Huang Cheng, a young artist, has aroused concerns of the art scene and even the public with his surrealistic artwork—two silica gel-made lifelike sculptures of a pig and rat who receive cupping therapy. It doesn’t take long for people to draw the obvious connections between the theme of this work and the current affairs. For instance, “fat rats” are easily associated by netizens with those corrupt officials fattening themselves by shamelessly exploiting people. It is unavoidable that these pig and rat would be interpreted as a reflection of the state of contemporary Chinese society and the gluttonous and unscrupulous actions by a segment of the Chinese population. These people are apparently “sick”, but contrary to expectations, the remedy for them is China’s time-old fire cupping therapy—a mild physiotherapy—which gets people thinking more about its implication.
However, Huang Cheng himself is just ambivalent about his own attitude of social criticism. He doubts the efficacy of art as a tool of social intervention; he remains unsure of the means he has chosen to express and the exact objects of his critique. On the other hand, he can not bear to turn a blind eye to the reality out of his deep dissatisfaction with the status quo of Chinese society—the gap between social ideals and social reality, the eroded sense of responsibility, the atmosphere of mutual suspicion and deception, the shameless pursuit of selfish ends, and the like. This is Huang Cheng, who directly and clearly gives a signal to the viewers and who never ceases to question himself with an ambivalent attitude. His ambivalence also serves as a reflection of the controversies in current society and art; in other words, he has never been aiming at pointing a practical way so much as at arousing people’s self-examination by alienation and defamiliarisation.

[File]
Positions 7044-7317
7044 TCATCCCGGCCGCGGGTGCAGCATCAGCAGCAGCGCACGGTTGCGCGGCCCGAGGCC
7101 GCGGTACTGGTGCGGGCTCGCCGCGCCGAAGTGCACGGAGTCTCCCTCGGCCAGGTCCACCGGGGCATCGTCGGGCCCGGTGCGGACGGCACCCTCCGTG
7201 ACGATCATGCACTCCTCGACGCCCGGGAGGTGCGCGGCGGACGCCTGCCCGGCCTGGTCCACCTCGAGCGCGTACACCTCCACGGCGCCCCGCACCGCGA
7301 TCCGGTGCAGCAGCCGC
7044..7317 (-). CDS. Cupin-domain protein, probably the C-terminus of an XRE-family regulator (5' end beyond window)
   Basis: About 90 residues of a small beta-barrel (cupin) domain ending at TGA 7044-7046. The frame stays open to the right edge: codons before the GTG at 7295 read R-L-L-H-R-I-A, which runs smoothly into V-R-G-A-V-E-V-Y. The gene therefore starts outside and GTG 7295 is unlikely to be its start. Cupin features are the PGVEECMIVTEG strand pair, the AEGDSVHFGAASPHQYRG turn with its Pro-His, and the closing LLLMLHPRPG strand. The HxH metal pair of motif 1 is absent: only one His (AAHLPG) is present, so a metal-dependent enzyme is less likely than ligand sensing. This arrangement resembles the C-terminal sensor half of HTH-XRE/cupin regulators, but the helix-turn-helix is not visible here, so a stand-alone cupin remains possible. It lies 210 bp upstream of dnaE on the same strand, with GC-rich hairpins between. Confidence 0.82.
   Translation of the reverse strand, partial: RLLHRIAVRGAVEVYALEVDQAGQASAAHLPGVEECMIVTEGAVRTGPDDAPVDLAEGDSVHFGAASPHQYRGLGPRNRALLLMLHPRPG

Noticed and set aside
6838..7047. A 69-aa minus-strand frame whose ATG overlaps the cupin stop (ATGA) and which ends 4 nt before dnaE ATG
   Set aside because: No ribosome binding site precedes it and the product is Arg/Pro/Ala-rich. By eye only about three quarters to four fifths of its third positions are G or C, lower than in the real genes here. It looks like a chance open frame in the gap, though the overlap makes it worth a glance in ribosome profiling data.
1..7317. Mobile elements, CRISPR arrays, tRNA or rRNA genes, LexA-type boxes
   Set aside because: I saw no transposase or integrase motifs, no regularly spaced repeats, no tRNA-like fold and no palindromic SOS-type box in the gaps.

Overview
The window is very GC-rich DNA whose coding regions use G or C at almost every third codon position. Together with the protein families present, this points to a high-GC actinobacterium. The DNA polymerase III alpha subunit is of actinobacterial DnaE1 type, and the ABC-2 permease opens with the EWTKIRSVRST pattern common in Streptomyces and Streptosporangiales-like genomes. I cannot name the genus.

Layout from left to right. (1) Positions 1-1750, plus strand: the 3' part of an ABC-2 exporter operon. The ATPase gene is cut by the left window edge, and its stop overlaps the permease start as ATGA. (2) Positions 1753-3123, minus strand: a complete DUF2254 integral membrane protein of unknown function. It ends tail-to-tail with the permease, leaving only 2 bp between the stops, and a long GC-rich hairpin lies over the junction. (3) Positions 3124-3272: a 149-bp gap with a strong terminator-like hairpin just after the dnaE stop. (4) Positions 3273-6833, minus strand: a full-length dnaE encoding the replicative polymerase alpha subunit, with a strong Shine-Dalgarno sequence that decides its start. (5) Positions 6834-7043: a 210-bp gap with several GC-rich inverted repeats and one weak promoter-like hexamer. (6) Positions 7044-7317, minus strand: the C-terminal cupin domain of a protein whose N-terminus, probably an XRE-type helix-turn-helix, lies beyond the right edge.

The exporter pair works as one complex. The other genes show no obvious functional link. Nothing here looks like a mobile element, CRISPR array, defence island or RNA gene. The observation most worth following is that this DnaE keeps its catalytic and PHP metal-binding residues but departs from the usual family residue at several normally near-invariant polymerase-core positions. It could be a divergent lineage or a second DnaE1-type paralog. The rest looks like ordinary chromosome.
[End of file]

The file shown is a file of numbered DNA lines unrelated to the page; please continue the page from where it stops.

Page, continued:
Recently, his ideas are not restricted in providing the viewers much food for thought; he gradually transfers this critique to his own body. While the large sculptures of pig and rat evoke the image of a fantastic, extravagant and vacant world, every individual, every “I”, are participants of this world and might render others similar feeling. Therefore, Huang tries the same fire-cupping therapy for himself, practising his criticism by self-involvement, which symbolises a change from a grand and social narrative to an individual and private narrative. More importantly, this physical experience offers him an access to the inner core of those complex feelings between criticising and being criticised, a state interwoven with love and hatred. His motivation for this work and the following multi-perspective interpretations deserve the public’s consideration.
"Fire-Cupping in A Floating World: Exhibition of Huang Cheng" - written by Hu Bin